Talking more openly about poo will help people feel more comfortable to seek advice if they have concerns, BBC journalist Jeremy Bowen has said.
The Middle East editor was diagnosed with bowel cancer in October last year after suffering “funny pains” in his leg and back.
After he revealed his diagnosis in April the number of visits to the main NHS bowel cancer advice page almost tripled.
He told the annual NHS Expo conference in Manchester: “If you’re in a dangerous place like I have been you can get somewhere safe.
“When you’ve got cancer you have to face up to it and there’s nowhere to hide.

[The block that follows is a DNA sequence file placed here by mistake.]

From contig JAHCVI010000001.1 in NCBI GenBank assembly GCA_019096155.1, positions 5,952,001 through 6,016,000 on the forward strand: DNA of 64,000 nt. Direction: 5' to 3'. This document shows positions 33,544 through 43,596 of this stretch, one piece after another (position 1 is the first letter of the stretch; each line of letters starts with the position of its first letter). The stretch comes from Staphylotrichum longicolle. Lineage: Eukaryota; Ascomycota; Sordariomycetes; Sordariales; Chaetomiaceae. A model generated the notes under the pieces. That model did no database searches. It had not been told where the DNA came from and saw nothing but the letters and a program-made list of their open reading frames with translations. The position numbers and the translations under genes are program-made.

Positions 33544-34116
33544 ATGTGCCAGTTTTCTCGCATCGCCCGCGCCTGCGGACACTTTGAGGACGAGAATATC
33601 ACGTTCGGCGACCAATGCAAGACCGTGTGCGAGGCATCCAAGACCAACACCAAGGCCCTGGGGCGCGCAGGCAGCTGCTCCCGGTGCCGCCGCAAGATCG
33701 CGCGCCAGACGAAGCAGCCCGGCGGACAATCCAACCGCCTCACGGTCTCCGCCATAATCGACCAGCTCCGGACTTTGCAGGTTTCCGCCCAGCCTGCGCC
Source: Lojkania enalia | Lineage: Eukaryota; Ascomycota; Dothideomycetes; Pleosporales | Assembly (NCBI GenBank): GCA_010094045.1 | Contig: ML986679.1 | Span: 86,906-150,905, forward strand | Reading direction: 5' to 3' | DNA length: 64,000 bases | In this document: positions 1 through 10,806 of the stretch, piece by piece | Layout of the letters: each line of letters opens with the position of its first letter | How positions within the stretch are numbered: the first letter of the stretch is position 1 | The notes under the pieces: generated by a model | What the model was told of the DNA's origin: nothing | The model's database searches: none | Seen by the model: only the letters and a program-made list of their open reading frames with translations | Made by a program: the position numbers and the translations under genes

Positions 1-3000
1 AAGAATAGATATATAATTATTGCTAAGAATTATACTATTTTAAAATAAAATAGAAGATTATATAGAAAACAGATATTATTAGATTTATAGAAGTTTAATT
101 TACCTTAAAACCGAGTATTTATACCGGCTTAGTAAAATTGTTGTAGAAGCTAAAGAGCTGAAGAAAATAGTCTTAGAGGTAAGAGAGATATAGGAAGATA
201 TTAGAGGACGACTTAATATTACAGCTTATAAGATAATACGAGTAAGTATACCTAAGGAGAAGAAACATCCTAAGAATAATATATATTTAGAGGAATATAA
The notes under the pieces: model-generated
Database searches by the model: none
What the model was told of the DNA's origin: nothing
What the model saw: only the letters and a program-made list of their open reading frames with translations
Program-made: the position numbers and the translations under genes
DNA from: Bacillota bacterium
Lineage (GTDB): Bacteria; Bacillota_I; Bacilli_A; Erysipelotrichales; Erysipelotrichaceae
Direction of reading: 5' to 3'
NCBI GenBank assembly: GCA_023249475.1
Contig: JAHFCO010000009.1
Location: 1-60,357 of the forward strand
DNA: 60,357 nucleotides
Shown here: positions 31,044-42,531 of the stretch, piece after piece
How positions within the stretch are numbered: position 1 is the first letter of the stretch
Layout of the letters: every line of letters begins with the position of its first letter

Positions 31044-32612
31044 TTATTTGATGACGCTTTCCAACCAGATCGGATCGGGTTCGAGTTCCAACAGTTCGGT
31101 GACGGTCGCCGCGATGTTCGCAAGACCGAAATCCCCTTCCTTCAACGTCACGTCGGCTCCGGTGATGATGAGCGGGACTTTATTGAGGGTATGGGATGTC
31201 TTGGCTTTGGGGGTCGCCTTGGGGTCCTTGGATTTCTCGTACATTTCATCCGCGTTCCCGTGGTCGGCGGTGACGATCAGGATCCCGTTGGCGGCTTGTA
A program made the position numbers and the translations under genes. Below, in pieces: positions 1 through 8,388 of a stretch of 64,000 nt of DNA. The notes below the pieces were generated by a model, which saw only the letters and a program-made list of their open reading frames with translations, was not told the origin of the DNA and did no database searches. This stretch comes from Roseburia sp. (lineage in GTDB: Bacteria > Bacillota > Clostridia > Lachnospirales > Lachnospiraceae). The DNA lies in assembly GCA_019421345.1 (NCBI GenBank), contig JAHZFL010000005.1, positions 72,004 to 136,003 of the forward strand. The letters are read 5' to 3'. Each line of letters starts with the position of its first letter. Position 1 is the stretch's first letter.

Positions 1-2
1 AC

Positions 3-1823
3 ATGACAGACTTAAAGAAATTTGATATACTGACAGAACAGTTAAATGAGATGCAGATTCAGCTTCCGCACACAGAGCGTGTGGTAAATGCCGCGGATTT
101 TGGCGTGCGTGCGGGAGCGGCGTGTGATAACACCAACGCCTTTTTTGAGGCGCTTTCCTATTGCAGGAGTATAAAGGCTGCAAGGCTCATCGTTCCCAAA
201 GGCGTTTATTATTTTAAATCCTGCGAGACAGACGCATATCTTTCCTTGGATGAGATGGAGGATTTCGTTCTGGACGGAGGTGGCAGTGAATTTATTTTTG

“People should not feel embarrassed about poo.
“It’s part of our daily lives and if there is something wrong in that department it’s very important that you can go to your GP and get it checked.
“So let’s not die of embarrassment. Let’s make cancer an entertaining memory rather than something worse.”
Professor Stephen Powis, NHS medical director, said: “I want to thank Jeremy for speaking out and helping to raise awareness on this important issue.
“Being so prudish about poo does risk lives – how often someone goes and consistency can be an early indicator that something isn’t right, so it is really important everyone is more aware of their own poo and when to seek a medical opinion.”